The first thing I did was I reread it a couple times and then I reached out to the client, specifically the contact that I work with there, and I said, "It sounds like you've got a new person on board. Do you happen to know the sender of the email?" She replied that she did know who the sender was but had not heard of this new trustee controller. I asked if she would please make a phone call and confirm legitimacy. We heard back from her within an hour that it was not correct.


I worked with our fraud department, we reported the incident. They recommended the client scrub their system. The client reported it to a local law enforcement and also had their IT department come in and do a full system review.

Tammy Gedetsis (24:38):

The importance of reporting and letting us know. For our clients, from a perspective, if you see something that feels suspicious, doesn't feel right, we want you to report that right away. The sooner we know something is not right, the quicker we can start taking actions too. And depending on what type of transaction it is, maybe with a wire doing something like kill chain. But make sure that you're reaching out to your payments advisor, reaching out to your relationship manager, or calling directly to our fraud hotline. If you get a smishing text message that doesn't look right or a phishing email, you can send that to our And then from a FBI perspective, if something's happening, after you call your bank so that we can start doing what we need to do, we certainly want them to report it, correct?

Kevin Brown (25:29):

Absolutely. We say all the time, when there's a potential financial loss involved, your first call always needs to be to your bank. The second thing you should do is go to and report the incident. Anything that's internet crime enabled should go into It's the single best repository for that information. It really informs us as to trends that are occurring across the country. It helps us develop things we call pins and flashes and information notices to the general public and the private sector folks, letting them know what we're seeing as crime occurs, all of which can also be found on It's a great place to go.


If you want to educate yourself further even beyond just the reporting, you can go to for general scam information or even and They're all great places for information as far as what's happening out there. The point simply being, many of those products are informed by the information we get from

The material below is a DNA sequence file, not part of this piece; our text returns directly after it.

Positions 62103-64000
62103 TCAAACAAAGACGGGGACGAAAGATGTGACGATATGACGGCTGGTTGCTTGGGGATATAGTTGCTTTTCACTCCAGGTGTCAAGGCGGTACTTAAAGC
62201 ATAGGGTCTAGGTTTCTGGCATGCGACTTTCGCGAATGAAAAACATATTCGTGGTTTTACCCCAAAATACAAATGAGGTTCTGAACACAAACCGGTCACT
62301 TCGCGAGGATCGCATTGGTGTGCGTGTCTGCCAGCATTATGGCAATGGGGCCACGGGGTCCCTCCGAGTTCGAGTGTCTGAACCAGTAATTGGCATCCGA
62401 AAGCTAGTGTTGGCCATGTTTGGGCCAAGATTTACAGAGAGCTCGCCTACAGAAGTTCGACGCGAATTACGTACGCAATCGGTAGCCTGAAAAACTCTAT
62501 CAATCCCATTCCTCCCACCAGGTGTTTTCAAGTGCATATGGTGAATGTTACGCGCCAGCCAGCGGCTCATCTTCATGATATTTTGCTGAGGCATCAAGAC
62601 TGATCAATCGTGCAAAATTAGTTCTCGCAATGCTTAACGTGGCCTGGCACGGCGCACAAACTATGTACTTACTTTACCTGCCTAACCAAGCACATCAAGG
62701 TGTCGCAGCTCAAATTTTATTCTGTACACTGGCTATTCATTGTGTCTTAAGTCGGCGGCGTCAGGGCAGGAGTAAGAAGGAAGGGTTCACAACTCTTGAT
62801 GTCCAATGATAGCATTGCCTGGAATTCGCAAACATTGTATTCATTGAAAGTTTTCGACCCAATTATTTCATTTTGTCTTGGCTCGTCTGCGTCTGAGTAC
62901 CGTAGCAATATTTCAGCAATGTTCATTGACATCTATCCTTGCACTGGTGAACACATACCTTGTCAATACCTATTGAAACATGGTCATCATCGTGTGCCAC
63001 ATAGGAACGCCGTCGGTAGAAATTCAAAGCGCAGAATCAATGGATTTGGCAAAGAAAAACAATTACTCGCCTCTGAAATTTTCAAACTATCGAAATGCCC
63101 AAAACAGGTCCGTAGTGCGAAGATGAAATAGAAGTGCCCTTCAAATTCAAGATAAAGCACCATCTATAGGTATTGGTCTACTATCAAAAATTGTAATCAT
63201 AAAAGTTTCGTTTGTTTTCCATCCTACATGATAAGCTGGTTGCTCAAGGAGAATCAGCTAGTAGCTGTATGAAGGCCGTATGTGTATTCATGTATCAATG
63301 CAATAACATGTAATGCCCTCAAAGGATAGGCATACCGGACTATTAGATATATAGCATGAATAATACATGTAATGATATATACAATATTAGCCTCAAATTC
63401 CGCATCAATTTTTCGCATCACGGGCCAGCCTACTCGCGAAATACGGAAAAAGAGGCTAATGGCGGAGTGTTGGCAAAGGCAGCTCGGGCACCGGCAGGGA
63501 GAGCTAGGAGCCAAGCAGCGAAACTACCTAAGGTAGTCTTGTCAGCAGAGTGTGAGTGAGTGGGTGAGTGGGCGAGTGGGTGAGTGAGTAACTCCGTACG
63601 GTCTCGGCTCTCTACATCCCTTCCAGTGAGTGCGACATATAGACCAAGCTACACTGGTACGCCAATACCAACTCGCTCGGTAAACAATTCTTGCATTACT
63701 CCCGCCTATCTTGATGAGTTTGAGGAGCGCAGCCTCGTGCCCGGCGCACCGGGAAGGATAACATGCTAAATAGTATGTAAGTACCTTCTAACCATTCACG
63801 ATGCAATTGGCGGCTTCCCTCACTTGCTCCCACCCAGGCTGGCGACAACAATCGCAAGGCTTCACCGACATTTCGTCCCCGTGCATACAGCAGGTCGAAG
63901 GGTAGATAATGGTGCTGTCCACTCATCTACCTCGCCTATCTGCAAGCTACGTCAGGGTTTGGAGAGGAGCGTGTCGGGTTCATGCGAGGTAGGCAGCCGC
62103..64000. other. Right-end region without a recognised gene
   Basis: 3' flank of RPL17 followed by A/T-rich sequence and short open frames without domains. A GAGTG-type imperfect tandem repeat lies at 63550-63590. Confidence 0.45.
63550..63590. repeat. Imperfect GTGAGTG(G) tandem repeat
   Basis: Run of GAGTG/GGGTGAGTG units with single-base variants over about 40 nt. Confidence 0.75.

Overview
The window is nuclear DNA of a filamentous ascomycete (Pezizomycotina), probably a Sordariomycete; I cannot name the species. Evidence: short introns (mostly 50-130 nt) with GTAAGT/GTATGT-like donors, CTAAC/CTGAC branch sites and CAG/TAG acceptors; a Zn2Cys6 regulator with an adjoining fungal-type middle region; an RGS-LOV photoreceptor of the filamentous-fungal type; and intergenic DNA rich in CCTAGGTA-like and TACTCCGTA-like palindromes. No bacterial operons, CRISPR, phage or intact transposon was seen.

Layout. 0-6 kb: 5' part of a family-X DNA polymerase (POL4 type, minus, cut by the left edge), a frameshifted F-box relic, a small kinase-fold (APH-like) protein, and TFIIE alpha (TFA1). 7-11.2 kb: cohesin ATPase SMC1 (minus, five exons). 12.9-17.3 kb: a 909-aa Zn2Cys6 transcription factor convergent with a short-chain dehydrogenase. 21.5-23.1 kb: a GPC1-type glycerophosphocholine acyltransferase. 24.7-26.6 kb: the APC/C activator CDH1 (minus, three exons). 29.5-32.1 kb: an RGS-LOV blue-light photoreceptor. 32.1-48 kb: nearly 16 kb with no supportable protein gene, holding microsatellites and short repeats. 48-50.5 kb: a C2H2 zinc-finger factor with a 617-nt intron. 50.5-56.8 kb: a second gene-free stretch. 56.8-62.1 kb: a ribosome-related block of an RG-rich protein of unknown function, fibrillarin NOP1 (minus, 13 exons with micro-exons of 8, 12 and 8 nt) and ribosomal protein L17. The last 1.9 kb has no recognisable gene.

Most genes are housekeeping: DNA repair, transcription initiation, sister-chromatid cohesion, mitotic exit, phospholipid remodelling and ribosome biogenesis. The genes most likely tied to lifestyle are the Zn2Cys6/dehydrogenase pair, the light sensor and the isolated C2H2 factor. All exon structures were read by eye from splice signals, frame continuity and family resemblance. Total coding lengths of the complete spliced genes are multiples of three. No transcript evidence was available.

Tammy Gedetsis (26:35):

I know the stopransomware website has some great toolkits and information that the clients can use and look through and there's best practices and tips and toolkits that they can actually take out of the box and start using, so it's great information.

Eric Balish (26:53):

Wherever your company's located, there's generally whether there's a Secret Service office, an FBI office. So if you need some more personalized questions or attention, always feel free to give them a shout. They may be able to help you with something that you may not understand. Or if you're trying to report on something that hasn't been able to get into the database, let those offices know and they'll be able to lead some assistance to you.

Kevin Brown (27:19):

Timing back to what we were talking about earlier as far as the culture within the company, one of the things you want to have is a relationship with law enforcement, like Eric was saying. That relationship ahead of time so that you know who to call when you have an incident is really important. or any of these other places to go and physically type in the information are really important. But you might have an incident that's beyond, that's bigger than that that you really need some attention on right away. And that's where making that call that Eric's talking about really matters. There's certainly general numbers to any of our offices that you can call, but there are also folks just like us in each of those offices that you can develop relationships with now so that you can just run things by them and say, "Hey, we saw this, what do you think about that?" And they can help you.

Eric Balish (28:06):

If it's reported in a timely fashion, there are tools that are available to basically try to mitigate things quicker. Let's say you wired something to a illegitimate wiring account, there may be opportunities to get some of those things back. The longer you wait, the harder it is. I'm going to toot our own horn a little bit here. We had a case not more than six months ago from a local company. Came in, immediately identified that there was something suspicious after they sent a wire. We were able to at least help them mitigate some of their losses because of that timely reporting. Again, the longer you wait, the harder it is for law enforcement to be of assistance in those initial stages.